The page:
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How to Prune Oriental Poppy

Oriental poppies are a perennial that is native throughout Asia. With their large blooms that are sometimes 6 inches across, interesting color combinations and tissue paper-thin petals, these flowers look great in any garden. Oriental poppies are hardy from Zones 2 to 9, meaning that they will grow in almost any region around the U.S. quite easily. Caring for Oriental poppies is simple too. They require only a little bit of pruning to keep them looking their best in your garden.

Trim off the Oriental poppy flower stems at the crown after they are finished blooming in the early summer. The Oriental poppy will go dormant in the summer.

Allow the rest of the plant to die back in the summer.

Trim off any dead leaves or stalks, but leave 2 to 3 inches of foliage above the crown.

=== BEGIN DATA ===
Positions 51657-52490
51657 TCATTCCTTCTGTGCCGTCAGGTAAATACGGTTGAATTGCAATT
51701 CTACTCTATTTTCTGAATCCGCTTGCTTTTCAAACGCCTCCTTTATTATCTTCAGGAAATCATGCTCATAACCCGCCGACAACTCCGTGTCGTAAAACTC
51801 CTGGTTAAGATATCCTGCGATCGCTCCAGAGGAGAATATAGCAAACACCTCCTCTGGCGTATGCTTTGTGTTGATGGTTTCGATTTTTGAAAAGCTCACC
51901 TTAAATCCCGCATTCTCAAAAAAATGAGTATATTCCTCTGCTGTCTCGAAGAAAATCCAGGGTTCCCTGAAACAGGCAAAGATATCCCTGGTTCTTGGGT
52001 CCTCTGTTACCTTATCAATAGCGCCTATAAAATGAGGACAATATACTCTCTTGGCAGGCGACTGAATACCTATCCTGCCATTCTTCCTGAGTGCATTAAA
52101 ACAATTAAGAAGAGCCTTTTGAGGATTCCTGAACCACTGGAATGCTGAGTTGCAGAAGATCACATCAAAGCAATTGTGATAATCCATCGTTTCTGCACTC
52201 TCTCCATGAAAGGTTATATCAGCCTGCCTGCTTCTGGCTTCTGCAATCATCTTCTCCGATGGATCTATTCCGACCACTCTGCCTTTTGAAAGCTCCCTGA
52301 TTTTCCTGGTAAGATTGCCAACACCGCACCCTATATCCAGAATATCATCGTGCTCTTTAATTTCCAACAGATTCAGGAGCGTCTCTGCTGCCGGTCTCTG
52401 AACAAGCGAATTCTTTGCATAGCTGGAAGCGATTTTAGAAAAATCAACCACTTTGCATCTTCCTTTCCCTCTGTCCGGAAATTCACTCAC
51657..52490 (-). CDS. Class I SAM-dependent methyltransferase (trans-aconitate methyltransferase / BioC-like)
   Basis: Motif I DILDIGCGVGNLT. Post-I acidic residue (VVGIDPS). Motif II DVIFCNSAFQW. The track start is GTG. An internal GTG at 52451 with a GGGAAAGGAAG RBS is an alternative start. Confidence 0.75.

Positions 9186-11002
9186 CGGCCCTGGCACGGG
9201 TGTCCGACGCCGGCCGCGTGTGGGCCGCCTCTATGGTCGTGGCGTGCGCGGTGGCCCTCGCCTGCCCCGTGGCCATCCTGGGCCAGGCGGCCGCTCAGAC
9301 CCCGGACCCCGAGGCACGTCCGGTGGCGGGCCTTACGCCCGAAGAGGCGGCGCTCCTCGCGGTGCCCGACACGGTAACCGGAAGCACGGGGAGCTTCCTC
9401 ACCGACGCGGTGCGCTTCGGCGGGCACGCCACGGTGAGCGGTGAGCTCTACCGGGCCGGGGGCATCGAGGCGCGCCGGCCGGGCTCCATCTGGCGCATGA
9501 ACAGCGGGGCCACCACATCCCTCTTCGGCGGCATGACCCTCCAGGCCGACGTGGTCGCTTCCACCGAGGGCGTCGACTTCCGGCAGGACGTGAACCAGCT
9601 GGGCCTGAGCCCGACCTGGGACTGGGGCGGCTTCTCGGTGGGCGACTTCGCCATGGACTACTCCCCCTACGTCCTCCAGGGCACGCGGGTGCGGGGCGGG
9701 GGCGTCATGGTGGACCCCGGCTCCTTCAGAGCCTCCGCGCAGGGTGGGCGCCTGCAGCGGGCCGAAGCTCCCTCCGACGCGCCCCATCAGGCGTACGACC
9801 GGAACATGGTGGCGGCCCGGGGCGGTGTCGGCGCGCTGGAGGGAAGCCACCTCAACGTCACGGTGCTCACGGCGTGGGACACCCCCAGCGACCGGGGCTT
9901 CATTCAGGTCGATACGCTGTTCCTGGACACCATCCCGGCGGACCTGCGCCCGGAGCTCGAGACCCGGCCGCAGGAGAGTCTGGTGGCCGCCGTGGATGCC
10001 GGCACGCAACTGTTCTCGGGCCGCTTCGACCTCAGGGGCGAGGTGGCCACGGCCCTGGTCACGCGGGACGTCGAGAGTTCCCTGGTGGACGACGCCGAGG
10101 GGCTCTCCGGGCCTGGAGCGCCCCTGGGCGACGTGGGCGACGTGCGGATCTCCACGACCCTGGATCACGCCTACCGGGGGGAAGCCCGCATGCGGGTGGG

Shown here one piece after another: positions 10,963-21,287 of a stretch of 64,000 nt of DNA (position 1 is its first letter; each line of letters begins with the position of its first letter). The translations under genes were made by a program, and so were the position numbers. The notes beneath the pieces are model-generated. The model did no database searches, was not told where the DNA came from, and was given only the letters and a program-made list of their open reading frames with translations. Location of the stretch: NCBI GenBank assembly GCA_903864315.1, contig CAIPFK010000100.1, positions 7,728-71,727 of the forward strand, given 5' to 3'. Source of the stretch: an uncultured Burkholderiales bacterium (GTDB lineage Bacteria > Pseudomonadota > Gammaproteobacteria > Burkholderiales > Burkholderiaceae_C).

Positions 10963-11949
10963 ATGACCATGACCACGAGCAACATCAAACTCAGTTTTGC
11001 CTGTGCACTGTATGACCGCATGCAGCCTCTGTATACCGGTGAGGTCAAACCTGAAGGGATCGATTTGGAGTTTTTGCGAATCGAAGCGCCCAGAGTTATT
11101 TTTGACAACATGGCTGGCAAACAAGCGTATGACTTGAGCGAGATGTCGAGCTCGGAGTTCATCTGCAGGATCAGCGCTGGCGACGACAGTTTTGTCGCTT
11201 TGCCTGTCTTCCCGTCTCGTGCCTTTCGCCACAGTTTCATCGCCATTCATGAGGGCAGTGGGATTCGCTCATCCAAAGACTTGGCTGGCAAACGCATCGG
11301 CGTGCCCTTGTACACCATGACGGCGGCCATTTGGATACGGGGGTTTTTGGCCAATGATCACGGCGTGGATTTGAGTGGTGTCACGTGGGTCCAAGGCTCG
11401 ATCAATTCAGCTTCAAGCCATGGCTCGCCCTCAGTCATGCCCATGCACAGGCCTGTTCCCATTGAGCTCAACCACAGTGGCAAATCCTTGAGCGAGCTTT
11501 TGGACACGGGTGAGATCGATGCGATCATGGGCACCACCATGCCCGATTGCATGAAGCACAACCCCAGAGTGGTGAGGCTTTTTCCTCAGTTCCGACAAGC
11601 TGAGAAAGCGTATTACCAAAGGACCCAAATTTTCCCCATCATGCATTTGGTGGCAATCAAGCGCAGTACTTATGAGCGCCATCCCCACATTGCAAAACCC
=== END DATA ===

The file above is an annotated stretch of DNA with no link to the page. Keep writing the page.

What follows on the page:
Water the Oriental poppy once a month for five minutes while it is dormant.

Care Of Oriental Poppy

Oriental poppies require loose, well-draining soil and six to eight hours of daily sunlight. Although these poppies don't need highly fertile soil, they benefit from the addition of some compost in the planting site before you transplant. Although it's possible to start oriental poppies from seed, they are usually grown from nursery transplants set out after the last frost date in your area. Even soil moisture aids oriental poppy growth and flowering. A 2-inch layer of mulch, applied each spring as growth resumes, helps retain the soil moisture while suppressing weeds. Oriental poppies go dormant during the heat of summer, with the foliage quickly dying back as temperatures rise. Cut back the foliage after the plants die back in late fall and replenish the mulch layer to provide winter insulation.


Oriental poppy seedpods can be left to dry on the plant and harvested later. If left alone, the seedpods will also attract birds to your garden in the winter.

Oriental poppies will self-sow if you do not deadhead them.


Oriental poppies will not rebloom if their flowers are cut off. Leave them until they go dormant.

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